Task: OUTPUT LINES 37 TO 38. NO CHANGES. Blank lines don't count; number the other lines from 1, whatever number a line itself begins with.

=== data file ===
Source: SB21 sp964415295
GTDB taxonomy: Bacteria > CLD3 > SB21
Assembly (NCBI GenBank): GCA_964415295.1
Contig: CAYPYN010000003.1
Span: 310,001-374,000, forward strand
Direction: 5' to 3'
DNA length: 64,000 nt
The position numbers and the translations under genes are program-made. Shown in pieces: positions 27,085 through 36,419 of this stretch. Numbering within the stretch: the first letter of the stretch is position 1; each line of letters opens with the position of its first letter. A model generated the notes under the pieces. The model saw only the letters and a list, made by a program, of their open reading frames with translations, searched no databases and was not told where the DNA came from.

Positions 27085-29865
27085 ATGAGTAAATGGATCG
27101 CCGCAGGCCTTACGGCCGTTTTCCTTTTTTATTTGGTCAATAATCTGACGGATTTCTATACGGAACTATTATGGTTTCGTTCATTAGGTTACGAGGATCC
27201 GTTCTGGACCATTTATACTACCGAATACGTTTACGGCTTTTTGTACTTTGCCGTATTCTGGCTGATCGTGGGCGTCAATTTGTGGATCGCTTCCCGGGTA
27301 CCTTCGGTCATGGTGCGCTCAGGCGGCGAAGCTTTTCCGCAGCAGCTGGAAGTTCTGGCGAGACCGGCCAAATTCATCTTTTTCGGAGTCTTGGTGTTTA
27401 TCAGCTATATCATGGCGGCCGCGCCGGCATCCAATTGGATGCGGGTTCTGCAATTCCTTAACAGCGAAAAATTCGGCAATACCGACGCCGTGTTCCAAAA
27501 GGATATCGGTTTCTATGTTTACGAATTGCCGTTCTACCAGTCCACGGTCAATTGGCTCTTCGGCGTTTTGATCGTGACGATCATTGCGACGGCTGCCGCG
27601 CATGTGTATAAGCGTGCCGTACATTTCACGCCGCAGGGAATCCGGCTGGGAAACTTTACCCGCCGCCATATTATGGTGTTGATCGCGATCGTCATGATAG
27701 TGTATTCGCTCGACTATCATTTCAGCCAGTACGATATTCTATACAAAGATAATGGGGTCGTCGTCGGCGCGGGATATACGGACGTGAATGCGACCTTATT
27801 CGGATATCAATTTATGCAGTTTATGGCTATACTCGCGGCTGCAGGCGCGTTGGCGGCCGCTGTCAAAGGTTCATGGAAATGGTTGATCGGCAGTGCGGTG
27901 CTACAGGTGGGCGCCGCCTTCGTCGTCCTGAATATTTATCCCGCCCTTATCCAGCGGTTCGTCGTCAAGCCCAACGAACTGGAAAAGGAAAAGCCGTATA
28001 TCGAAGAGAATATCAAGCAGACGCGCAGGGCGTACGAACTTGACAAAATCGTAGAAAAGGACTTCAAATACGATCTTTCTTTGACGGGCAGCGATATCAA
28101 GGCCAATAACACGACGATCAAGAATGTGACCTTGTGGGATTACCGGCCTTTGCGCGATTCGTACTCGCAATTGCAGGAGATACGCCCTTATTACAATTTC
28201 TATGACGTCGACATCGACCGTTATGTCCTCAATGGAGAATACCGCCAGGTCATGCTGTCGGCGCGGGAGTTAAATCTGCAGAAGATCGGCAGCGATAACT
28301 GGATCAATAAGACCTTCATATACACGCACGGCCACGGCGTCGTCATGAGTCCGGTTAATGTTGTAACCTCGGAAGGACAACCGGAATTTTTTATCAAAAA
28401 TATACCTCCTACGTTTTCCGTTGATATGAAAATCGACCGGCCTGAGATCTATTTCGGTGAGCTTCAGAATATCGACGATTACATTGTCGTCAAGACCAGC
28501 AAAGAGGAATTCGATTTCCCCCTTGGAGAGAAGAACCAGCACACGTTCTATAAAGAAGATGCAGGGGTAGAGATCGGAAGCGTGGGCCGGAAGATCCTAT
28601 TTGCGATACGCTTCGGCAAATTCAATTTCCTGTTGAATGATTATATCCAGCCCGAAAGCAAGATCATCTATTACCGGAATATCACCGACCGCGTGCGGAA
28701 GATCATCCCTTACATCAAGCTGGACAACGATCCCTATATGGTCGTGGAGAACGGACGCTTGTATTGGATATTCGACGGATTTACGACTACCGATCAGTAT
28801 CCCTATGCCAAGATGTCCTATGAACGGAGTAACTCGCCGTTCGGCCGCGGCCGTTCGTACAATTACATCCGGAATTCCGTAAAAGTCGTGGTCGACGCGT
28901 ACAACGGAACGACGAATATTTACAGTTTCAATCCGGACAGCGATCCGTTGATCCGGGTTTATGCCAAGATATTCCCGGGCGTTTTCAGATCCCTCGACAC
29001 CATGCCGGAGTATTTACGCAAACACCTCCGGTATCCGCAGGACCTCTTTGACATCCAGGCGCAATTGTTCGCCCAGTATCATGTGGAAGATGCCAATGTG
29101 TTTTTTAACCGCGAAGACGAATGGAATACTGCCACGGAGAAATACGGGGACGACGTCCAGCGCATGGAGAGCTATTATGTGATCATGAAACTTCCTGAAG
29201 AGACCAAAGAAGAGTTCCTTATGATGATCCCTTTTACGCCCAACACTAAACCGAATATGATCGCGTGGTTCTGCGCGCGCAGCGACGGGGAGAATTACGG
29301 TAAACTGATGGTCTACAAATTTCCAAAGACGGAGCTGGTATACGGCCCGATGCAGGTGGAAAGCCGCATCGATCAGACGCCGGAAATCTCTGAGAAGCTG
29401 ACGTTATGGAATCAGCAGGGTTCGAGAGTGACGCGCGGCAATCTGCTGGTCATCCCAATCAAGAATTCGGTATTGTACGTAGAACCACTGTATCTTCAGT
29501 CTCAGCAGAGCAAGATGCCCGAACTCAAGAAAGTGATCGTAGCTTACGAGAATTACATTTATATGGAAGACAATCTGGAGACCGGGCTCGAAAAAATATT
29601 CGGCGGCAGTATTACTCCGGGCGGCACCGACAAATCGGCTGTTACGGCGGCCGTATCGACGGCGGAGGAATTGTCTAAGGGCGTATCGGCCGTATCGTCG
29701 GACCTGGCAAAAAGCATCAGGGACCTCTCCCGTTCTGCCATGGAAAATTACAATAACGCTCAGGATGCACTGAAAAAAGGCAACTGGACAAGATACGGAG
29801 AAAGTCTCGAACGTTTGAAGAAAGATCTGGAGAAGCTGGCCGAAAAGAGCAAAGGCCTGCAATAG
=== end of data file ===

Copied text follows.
29701 GACCTGGCAAAAAGCATCAGGGACCTCTCCCGTTCTGCCATGGAAAATTACAATAACGCTCAGGATGCACTGAAAAAAGGCAACTGGACAAGATACGGAG
29801 AAAGTCTCGAACGTTTGAAGAAAGATCTGGAGAAGCTGGCCGAAAAGAGCAAAGGCCTGCAATAG